The study should also change the work of educator-preparation programs, especially those at institutions of higher education.
It should influence the two assessment consortia (PARCC and SB) as well as nonprofit and for-profit testing organizations.
It should alter just about everything associated with teacher observations, including the training of administrators, the rubrics they use, and the consultants who train them.
And it should touch many other fields like curriculum development, data systems, and student surveys.
The Foundation will need a sophisticated, synchronized strategy for this work.
But just as challenging will be the necessary work of reorienting the Foundation’s internal operations. MET’s lessons need to spread throughout the organization and inform most of its activities.
When talking to a governor, considering a grant to a CMO, assessing a district partnership, and so much more, the team will need to be on the same, new page.
This is far easier said than done. Like all organizations, it will have developed certain habits and practices. Its staff will have busy schedules, existing priorities, and ongoing work.
Creating new lines of activity will be tough; changing current activities (adjusting in some cases, overhauling in others) will be even tougher.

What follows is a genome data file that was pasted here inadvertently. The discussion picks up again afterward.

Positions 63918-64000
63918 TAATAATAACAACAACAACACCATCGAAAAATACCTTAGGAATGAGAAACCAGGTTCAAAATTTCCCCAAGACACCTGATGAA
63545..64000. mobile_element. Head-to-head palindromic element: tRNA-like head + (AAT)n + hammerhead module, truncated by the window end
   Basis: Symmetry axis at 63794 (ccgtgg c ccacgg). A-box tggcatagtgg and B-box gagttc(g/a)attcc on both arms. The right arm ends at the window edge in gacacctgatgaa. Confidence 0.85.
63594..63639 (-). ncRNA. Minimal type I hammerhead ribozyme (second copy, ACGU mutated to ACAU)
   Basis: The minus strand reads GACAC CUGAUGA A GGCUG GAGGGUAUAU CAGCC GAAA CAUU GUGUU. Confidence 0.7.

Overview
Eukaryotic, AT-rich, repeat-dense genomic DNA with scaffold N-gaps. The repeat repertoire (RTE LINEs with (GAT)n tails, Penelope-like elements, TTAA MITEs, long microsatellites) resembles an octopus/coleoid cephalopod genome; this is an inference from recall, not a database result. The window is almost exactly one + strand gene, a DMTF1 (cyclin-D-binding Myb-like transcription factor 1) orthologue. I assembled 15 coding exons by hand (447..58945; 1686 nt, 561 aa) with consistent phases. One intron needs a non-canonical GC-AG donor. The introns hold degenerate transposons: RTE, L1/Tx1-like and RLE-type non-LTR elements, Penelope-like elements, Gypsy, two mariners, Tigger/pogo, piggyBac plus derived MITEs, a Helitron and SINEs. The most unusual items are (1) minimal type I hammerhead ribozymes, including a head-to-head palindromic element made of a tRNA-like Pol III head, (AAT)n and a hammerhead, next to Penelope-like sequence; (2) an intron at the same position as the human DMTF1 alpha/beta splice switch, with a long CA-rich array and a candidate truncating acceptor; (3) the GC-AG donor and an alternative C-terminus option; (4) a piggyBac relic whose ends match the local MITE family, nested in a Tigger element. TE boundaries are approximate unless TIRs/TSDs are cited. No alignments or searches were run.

In an ideal world, the Foundation would be ahead of the curve on all of this and more. Foreseeing this moment, it would have created parallel tracks several years ago. The MET research train would have been in the lead with other program areas tracking it, learning and adjusting along the way.
Then with the report’s release, the other trains (programs and projects in all associated areas), fully fueled and with clear itineraries, would have accelerated, set off in different directions but part of a coordinated plan.
A central hub would be in contact with each regularly, making sure all are on the right path and made aware of developments. Each conductor empowered, though, to make course corrections as needed.
It would be terrific—the stuff of legend—if this were the case. But this is not generally how big organizations work. Information flows through them slowly; integrating their various work streams is thorny, and changing their direction is arduous.
But getting all of this done will be the difference between MET having a transformational effect on K–12 schooling and MET retiring to a dusty shelf alongside other once-promising studies.
It will take years to know how this story ends. But in the weeks to come, we’ll get an inkling of the plot.
Will there be a major speech by Foundation leadership outlining the MET implementation plan?
Will we quickly see MET playbooks for various fields within the sector?
Will we learn of MET-associated gatherings of similar Gates grantees?
Will we hear about a MET state-policy agenda?
Happily, the Foundation has the pen in its hand, author of the chapters to come.
Unfortunately, the wide distribution of K–12 authority, the sclerosis of big organizations, and the yawning gap between research and practice are notorious builders of writer’s block.